8. Part I. of the Tadhkiratu 'L-Awliyá (“Memoirs of the Saints") of Muhammad ibn Ibráhím Farídu' DDin 'Attár, edited in the original Persian, with preface, indices, and variants, by REYNOLD A. NICHOLSON, M.A., Lecturer in Persian in the University of Cambridge; with a critical introduction by MÍRZÁ MUHAMMAD B. 'ABDU 'L-WAHHAB-I QAZWÍNÍ. This well-printed volume forms a part of vol. iii. of the Persian Historical Texts. It is the oldest work of the kind in Persian, and that, although deficient in dates and biographical details of any sort, it contains a large amount of material which is not to be found in the later biographies, or, so far as I know (says the editor). anywhere else. Its value as a source for the history of

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Sufiism can hardly be over-estimated. Compared with Jámí's Nafahátu 'L-Uns' it has this immense advantage, that its articles, being much fewer in number, are far more exhaustive; where Jámí gives only a rapid sketch 'Attâr draws a full-length picture." The work is "an excellent example of early Persian prose, plain, terse, and dignified." Six manuscripts have been used in preparing this volume. These manuscripts are described in detail, and very valuable variants are noted. There is also a short, but very interesting notice of the author, and the motives which led him to compile his "Memoirs of the Saints."


9. Colonial Administration, by PAUL S. REINSCH, Professor of Political Science in the University of Wisconsin. This volume forms part of "The Citizen's Library of Economics, Politics, and Sociology," edited by R. T. ELY, PH.D., LL.D., Professor of Political Economy in the same University. It contains a comparative study of the methods of colonial administration by the Government of various countries, with the view of solving problems which Colonial Governments have to face, in alien countries. A part of the first chapter was read by the author at the International Congress of Arts and Sciences at St. Louis, and a part of the second chapter was published in the American Journal of Sciology. There is a valuable and discriminating introduction on general principles by which Colonial Governments ought to be guided in the numerous diversities of native populations, their habits and customs. The chief topics discussed are-education and general social improvements, finance, currency, banking and credit, commerce, communication, agriculture and other industries; questions arising from land and labour, and defence and police. Each chapter on all these important subjects contains references to official publications, treaties, and articles. There is an excellent index. The author concludes that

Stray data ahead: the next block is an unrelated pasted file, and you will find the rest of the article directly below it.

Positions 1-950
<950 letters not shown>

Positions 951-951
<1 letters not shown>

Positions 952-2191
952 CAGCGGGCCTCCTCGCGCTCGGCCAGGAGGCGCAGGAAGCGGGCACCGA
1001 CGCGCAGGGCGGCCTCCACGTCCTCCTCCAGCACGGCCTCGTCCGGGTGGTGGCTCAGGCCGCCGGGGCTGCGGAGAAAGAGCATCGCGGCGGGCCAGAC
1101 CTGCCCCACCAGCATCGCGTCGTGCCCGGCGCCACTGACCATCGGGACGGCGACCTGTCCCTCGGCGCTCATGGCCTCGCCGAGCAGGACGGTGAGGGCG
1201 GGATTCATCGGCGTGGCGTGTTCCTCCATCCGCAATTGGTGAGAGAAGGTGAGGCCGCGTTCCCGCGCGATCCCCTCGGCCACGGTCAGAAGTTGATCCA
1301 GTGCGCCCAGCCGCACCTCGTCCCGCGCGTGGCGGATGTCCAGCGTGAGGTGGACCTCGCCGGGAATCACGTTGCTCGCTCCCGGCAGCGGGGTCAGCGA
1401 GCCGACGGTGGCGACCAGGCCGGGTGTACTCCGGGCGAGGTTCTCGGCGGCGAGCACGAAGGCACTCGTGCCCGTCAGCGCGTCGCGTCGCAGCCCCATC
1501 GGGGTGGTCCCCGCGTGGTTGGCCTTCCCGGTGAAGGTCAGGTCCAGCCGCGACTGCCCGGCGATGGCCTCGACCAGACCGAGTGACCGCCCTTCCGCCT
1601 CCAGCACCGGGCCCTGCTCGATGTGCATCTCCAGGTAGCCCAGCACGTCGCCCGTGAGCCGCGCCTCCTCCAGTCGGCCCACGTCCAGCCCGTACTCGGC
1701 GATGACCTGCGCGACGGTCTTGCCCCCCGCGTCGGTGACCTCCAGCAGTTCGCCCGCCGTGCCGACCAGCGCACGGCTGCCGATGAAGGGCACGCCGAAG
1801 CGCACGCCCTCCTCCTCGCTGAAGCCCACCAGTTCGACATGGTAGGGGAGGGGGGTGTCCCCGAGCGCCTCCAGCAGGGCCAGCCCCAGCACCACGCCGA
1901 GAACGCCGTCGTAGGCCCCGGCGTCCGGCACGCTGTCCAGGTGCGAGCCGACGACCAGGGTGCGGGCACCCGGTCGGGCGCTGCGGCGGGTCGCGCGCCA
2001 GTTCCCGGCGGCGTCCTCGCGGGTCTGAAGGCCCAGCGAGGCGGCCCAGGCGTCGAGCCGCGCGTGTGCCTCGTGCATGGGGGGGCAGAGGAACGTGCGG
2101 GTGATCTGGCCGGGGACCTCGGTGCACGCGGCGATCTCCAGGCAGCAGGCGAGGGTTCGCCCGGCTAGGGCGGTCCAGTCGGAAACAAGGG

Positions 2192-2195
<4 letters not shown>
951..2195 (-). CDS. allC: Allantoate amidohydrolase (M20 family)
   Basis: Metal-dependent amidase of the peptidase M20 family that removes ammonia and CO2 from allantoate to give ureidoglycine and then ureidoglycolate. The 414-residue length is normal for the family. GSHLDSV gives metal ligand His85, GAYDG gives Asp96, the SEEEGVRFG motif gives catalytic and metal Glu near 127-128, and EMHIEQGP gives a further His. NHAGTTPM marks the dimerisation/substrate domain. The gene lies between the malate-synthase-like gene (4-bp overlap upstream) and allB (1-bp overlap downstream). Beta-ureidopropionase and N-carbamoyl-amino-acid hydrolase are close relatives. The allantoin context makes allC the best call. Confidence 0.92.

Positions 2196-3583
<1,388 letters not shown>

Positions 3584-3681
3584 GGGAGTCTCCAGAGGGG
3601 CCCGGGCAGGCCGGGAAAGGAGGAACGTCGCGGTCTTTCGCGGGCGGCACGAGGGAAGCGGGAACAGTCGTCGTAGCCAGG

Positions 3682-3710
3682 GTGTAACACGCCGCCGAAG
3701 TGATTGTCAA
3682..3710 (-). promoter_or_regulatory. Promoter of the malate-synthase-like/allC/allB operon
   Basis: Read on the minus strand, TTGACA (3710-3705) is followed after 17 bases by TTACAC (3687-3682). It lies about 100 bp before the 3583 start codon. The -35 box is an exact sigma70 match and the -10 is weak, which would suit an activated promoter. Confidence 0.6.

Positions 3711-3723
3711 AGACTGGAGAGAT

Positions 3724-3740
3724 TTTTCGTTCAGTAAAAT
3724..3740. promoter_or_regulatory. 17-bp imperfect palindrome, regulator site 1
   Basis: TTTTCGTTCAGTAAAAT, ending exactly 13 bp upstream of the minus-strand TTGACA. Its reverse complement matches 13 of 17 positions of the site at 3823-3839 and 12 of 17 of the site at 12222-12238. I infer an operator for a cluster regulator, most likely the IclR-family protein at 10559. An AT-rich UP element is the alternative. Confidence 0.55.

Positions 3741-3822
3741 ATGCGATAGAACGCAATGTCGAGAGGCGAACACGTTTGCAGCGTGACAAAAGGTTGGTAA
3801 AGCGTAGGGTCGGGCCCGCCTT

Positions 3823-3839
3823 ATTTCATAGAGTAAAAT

"it will be wise for the Colonial legislator not to attempt too much, not to have too ambitious a programme. But if rightly planned, the economic reforms which it is in his power to effect with success may, like the massive architecture of a cathedral crypt, in time upbear an edifice which will answer larger purposes than those of mere economic welfare and progress."

10. The Reshaping of the Far East, by B. L. PUTNAM WEALE, 2 vols. In two sumptuous volumes, profusely illustrated, the author of "Manchu and Muscovite" proceeds to give us his somewhat dogmatic opinion of the political position in the Far East before June, 1905. After a historical prologue upon the march of recent events in China and Japan, he describes in very graphic language his travels up the Yangtze to Hankow, and then to Peking. His observations of the country he saw are always trenchant, and his descriptions of the scenery and geography happy. A good chapter on " Trunk Railways as Political Weapons" shows the haste, jobbery, and inefficiency of the railway syndicates. The writer is particularly severe upon the Belgians controlling the Hankow-Peking line, who are themselves, owing to their constitution, entirely in the hands of the natives. Yet, nevertheless, he prophesies a great future for railways in a populous country like China. Peking "under the foreign heel". is next considered, and we are shown how the Chinese have cause to detest the garrisons and fortifications of the Legations, which have been held to be necessary since 1900. "The Legations," says the author, "watch the Chinese Government, and so does Dr. Morrison watch the Legations, which is the finest thing of all." And it is stated that his word is still more powerful than that of the British Minister. It is insisted, however, that China, in spite of the Manchu rule, is arming to, and for, some purpose. The Customs Service is well described, and the career of Sir Robert Hart, which has included great financial and diplomatic successes during the fifty-one. years which it has occupied,